Indianapolis Star reporter Matthew Tully called an on-going series about Indianapolis Manual High school “the best thing I’ve ever worked on" during a Tuesday campus visit.
But the 25 newspaper columns he's written on the subject thus far have had an even bigger impact on his views of education and on the readership of the Indianapolis Star.
“It’s taken over my life,” he said. “Eighteen years of journalism is forgotten. All I’ve heard about is Manual High School.”
It all started with an idea to go into a high school for a few days to get a ground-floor look at education at an under-performing, inner-city school, or so Tully told his editors. He admitted he had a bigger idea in mind but didn’t know where it would lead.
“When I started, I didn’t know if I was going to be there two days or two weeks. I didn’t know if the school was going to flip out and kick me out, especially after the first two columns that were really tough.”
Manual’s graduation rate is under 40 percent. It reflects the population of Marion County with 65 percent Caucasian, 25 percent African American, and 10 percent Hispanic students. It has violence problems, but worse is the number of students who come to school ill-prepared to learn.
“The first few days I realized I’d hit the jackpot,” he said of the story possibilities. “The first few weeks at Manual were chaos, disorganized. At first I was getting a little depressed. A lot of students thought I was picking on their school.”
But the uplifting stories turned it around for Tully and the state’s largest newspaper. He had two 16-year-old girls ask if he was going to write about the "good kids" at Manual. So he told those girls’ story and good things started to happen. A mentor reached out to those two young ladies and Vincinnes University even offered them scholarships.
People reached out to help students and the school ever since the series began in August.
But the moment the Manual Project became something much bigger is a heartwarming Christmas story. Tully had been impressed with the school’s 25-year-old choir director. The choir was preparing for its annual Christmas show, which normally had about 50 people (mainly teachers) in attendance. He decided he do a story on the young teacher and encourage Star readers to attend the Dec. 15 performance at the south side high school.
“I remember saying, 'Newspapers are dying. I guess we’ll see if anyone is still reading.'”
What happened that night has drawn plenty of attention. The 1,200-seat auditorium was packed with people sitting in the aisles. A second show was added. Donation buckets had to be emptied four times just that night. A choir program that operated on a $750 annual budget got an infusion of $30,000 in cash as a result of the Christmas program and Tully’s columns drawing attention to the school’s plight.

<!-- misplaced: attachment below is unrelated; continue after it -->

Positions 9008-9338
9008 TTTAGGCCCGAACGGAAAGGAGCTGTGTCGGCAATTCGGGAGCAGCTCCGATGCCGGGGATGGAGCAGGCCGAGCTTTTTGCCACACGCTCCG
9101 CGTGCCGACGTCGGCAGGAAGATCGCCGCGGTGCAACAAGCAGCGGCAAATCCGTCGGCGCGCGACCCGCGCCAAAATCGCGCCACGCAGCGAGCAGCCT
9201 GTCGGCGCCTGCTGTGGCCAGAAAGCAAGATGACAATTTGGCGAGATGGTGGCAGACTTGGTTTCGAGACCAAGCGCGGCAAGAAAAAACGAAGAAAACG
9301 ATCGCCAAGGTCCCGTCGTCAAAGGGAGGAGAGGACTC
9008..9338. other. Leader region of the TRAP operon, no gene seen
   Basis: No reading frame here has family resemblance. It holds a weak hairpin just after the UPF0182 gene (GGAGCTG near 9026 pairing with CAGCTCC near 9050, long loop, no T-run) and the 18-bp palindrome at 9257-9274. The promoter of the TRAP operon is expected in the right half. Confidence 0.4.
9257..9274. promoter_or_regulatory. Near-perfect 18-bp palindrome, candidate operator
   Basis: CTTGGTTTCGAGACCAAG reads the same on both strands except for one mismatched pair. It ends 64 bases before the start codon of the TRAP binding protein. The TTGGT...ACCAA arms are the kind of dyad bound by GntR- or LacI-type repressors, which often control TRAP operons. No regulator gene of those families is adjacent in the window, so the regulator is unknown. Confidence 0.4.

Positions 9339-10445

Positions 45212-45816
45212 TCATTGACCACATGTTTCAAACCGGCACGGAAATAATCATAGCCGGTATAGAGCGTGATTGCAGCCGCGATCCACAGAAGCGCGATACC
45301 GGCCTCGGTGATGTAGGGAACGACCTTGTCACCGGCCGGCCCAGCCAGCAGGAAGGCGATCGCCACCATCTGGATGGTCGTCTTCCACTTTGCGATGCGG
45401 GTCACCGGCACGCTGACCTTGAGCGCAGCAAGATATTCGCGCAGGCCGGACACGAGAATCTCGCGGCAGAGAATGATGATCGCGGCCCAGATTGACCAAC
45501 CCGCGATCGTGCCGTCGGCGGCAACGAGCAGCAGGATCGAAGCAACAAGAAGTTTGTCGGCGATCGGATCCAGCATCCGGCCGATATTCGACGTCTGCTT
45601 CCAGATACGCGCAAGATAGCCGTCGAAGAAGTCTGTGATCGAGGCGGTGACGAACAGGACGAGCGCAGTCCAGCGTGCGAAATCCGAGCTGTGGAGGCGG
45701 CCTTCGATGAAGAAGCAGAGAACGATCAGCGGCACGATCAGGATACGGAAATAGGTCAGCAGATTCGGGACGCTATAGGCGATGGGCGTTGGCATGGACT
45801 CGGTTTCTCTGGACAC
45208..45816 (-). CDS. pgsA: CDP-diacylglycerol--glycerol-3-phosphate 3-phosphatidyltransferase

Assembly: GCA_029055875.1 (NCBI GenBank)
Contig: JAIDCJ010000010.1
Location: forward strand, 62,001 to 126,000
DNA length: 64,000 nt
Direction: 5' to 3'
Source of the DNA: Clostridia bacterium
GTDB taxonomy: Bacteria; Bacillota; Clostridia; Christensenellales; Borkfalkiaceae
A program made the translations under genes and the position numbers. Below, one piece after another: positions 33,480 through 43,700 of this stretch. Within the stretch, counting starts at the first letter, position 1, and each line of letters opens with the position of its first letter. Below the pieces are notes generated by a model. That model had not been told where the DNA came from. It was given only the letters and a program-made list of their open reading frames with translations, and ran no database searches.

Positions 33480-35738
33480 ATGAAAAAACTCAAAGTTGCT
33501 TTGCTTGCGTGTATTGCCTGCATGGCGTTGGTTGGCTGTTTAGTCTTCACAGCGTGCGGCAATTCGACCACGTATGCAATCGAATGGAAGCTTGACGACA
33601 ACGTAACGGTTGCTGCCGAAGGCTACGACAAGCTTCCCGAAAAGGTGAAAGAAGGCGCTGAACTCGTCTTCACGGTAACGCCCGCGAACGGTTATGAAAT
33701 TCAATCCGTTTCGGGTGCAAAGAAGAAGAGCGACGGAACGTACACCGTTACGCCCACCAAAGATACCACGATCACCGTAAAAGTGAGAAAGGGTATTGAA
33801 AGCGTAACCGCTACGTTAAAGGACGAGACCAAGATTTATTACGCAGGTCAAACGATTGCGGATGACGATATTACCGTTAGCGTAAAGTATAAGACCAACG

“The most important thing is the spirit of what went on with the students,” Tully said. “I remember one students saying, ‘It feels like we’re somebody.’ People actually came up to me that night and said, ‘Newspapers still matter.’“
The decorated journalist said the outpouring just reminded him how much people care about kids. “No matter how grumpy you are, it’s hard not to care about kids. I think by writing about kids it’s given the series a little more perspective to what schools really face.”
The Christmas experience has led the Star to launch a major on-going initiative — “Our Children, Our City” — to raise education awareness and help Indianapolis Public Schools recruit 10,000 volunteers and mentors.
He shared with Wabash teacher education students the experiences of sitting in classrooms with good teachers and teachers who “had just quit.” He told a Wabash classroom about the inner politics of IPS and how some of his columns have drawn the wrath of IPS Superintendent Dr. Eugene White.
He answered questions about those hard feelings and even addressed the jealousy some people have expressed about the "good kid" stories.
“It’s my job to just tell the story,” he said. “If someone doesn’t like it or they think something is wrong at the school, so be it. It’s still happening in that school. It doesn’t do anyone any good to sugar coat things.”
Tully said the most important thing he’s learned is the complexity of the problems. “I’ve come to understand so much more of what schools do face and that they can only control so much. I’ve learned about the importance of quality teachers in every classroom and can’t believe we put up with bad teachers.”
He’s not sure what happens after the school year to the project, but he will stay with the Manual Project through graduation. Manual will graduate about 150 students. When the class entered as freshmen, there were about 450 students.
“I can’t imagine just walking away from Manual,” he told the classroom about his future. “I can’t imagine not going back to see how things are going.”
Read Tully’s stories from the Manual Project here
Photos by the Bachelor's Drew Casey '12